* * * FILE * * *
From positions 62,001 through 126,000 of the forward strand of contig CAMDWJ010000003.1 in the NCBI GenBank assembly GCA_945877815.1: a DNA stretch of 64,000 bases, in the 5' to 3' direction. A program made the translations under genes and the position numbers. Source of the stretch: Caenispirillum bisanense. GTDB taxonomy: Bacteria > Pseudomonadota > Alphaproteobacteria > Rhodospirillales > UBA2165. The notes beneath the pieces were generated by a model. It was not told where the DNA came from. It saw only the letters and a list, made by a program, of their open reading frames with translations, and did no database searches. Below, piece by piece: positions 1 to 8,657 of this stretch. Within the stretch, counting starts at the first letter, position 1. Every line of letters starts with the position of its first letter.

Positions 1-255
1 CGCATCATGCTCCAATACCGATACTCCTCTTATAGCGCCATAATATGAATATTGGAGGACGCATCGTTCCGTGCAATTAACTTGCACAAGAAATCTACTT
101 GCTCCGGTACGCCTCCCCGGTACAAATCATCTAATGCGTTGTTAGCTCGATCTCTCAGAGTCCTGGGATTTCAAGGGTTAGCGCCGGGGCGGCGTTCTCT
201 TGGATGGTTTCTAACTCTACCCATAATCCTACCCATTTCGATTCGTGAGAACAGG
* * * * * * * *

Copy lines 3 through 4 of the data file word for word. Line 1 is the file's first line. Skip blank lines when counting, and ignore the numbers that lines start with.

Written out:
1 CGCATCATGCTCCAATACCGATACTCCTCTTATAGCGCCATAATATGAATATTGGAGGACGCATCGTTCCGTGCAATTAACTTGCACAAGAAATCTACTT
101 GCTCCGGTACGCCTCCCCGGTACAAATCATCTAATGCGTTGTTAGCTCGATCTCTCAGAGTCCTGGGATTTCAAGGGTTAGCGCCGGGGCGGCGTTCTCT